(1) the defendant participated directly in the alleged constitutional violation, (2) the defendant, after being informed of the violation through a report or appeal, failed to remedy the wrong, (3) the defendant created a policy or custom under which unconstitutional practices occurred, or allowed the continuance of such a policy or custom, (4) the defendant was grossly negligent in supervising subordinates who committed the wrongful acts, or (5) the defendant exhibited deliberate indifference to the rights of inmates by failing to act on information indicating that unconstitutional acts were occurring.

Id. at 139 (citation, italics, and quotation marks omitted). In other words, “[b]ecause vicarious liability is inapplicable to . . . § 1983 suits, a plaintiff must plead that each Government-official defendant, through the official’s own individual actions, has violated the Constitution.” Iqbal , 556 U.S. 662" date_filed="2009-05-18" court="SCOTUS" case_name="Ashcroft v. Iqbal">556 U.S. at 676. Therefore, a plaintiff must plausibly allege that a defendant’s actions fall into one of the five categories identified above. See Lebron v. Mrzyglod , No. 14-CV-10290, 2017 WL 365493, at *4 (S.D.N.Y. Jan. 24, 2017) (holding that the five categories “still control[] with respect to claims that do not require a showing of discriminatory intent” post- Iqbal ).

Here, as Middletown Defendants point out, the Complaint contains no factual allegations to plausibly suggest their involvement in any purported constitutional violation. Plaintiff alleges that he initially believed that his property was under the safekeeping of the CMPD. ( See Compl. ¶ 41.) However, Plaintiff does not allege whether or how any of the individual Middletown Defendants was involved in the safekeeping of his property. Indeed, the individual Middletown Defendants’ names do not appear within the body of Plaintiff’s Complaint at all, which in and of itself constitutes grounds for dismissal for lack of personal involvement. See King v. Falco , No. 16-CV-6315, 2018 WL 6510809, at *6–7 (S.D.N.Y. Dec. 11, 2018) (holding personal involvement not shown where the “plaintiff includes [the defendant’s] name in the case caption but fails to make any substantive allegations against her in the body of the complaint”); see also Mercedes v. Westchester County , No. 18-CV-4087, 2019 WL 1429566, at *5 (S.D.N.Y. Mar. 29, 2019) (same) (collecting cases); Quick v. Westchester County , No. 18-CV-243, 2019 WL 1083784, at *4 (S.D.N.Y. Mar. 7, 2019) (same).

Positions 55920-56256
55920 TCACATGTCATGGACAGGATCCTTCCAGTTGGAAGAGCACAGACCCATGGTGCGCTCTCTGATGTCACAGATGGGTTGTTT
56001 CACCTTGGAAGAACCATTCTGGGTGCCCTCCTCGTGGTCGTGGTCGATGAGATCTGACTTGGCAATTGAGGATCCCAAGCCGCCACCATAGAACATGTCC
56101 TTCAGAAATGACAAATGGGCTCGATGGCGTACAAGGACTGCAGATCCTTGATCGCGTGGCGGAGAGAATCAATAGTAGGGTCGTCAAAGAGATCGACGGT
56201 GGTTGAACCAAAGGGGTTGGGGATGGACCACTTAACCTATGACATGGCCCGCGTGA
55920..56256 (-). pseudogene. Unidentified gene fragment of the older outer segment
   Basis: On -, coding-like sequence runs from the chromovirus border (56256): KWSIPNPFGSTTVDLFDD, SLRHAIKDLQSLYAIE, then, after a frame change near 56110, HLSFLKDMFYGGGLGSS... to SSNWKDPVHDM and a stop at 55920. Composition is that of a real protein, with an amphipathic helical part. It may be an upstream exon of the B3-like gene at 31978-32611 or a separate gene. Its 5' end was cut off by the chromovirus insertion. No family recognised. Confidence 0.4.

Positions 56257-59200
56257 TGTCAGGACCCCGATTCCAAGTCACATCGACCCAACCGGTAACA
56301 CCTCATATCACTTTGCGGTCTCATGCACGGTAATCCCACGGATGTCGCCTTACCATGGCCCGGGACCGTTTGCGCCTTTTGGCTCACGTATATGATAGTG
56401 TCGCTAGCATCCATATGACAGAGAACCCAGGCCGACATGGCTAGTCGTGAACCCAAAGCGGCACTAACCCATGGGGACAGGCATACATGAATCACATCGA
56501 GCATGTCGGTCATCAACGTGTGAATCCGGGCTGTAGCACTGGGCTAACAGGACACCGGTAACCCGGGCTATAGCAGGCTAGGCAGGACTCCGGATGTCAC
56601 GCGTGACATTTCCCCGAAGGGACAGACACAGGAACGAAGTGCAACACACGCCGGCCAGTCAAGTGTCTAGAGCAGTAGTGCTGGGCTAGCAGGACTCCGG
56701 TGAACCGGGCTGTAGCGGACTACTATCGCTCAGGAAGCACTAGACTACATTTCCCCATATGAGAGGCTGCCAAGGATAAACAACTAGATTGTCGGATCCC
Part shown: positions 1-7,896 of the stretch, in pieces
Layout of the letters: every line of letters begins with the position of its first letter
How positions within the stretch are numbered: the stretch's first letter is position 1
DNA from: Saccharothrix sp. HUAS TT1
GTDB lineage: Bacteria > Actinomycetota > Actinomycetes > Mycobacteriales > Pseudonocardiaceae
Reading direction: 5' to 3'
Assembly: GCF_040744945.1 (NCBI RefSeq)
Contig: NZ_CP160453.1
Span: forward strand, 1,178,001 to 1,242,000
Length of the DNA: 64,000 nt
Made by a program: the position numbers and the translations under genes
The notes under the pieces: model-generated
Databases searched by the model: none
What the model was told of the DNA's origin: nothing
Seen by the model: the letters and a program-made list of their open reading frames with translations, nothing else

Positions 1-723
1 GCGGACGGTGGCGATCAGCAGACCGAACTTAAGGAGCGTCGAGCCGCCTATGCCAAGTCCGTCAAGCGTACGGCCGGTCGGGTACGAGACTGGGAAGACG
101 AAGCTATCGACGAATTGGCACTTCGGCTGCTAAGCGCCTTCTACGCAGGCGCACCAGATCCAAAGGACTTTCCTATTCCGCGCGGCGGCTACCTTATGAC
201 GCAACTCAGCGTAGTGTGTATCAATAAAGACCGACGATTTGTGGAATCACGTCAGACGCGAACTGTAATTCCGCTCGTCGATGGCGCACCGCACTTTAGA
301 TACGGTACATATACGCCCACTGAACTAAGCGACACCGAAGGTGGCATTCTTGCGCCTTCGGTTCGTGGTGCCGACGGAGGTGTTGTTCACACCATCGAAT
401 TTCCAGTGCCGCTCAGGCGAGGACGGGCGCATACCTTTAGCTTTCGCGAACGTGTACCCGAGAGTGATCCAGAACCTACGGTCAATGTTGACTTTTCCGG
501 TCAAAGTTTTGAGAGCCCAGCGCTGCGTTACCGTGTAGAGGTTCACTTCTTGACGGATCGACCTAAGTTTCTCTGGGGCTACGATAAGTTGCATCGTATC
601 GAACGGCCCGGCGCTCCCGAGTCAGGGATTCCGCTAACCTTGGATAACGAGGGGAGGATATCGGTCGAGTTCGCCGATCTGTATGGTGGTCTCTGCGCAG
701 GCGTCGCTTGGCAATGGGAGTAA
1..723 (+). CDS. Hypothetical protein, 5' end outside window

Moreover, no Middletown Defendant may be held liable under a supervisory liability theory. Bethencourt is alleged to be the Chief of Police at the CMPD, while Rodrigues, Vignola, Sullivan, and Mills are alleged to be Orange County police commissioners. (Compl. ¶¶ 2, 4–7.) However, holding a position of authority does not automatically open up a supervisor to § 1983 liability where the supervisor is not alleged to have participated in any of the underlying activity at all. See Reyes v. City of New York , 992 F. Supp. 2d 290" date_filed="2014-01-16" court="S.D.N.Y." case_name="Reyes v. City of New York">992 F. Supp. 2d 290, 299–300 (S.D.N.Y. 2014) (“A defendant in a § 1983 action may not be liable merely because he holds a high position of authority.” (citation omitted)); see also Wright v. Smith , 21 F.3d 496" date_filed="1994-04-06" court="2d Cir." case_name="Huey B. Wright v. Harold Smith and Thomas A. Coughlin, III">21 F.3d 496, 501 (2d Cir. 1994) (“It is well settled in this Circuit that personal involvement of defendants in alleged constitutional deprivations is a prerequisite to an award of damages under § 1983.” (citation and quotation marks omitted).) As Plaintiff has failed to allege any Middletown Defendant’s personal involvement in the purported constitutional violations, the Court dismisses Plaintiff’s § 1983 claims against them.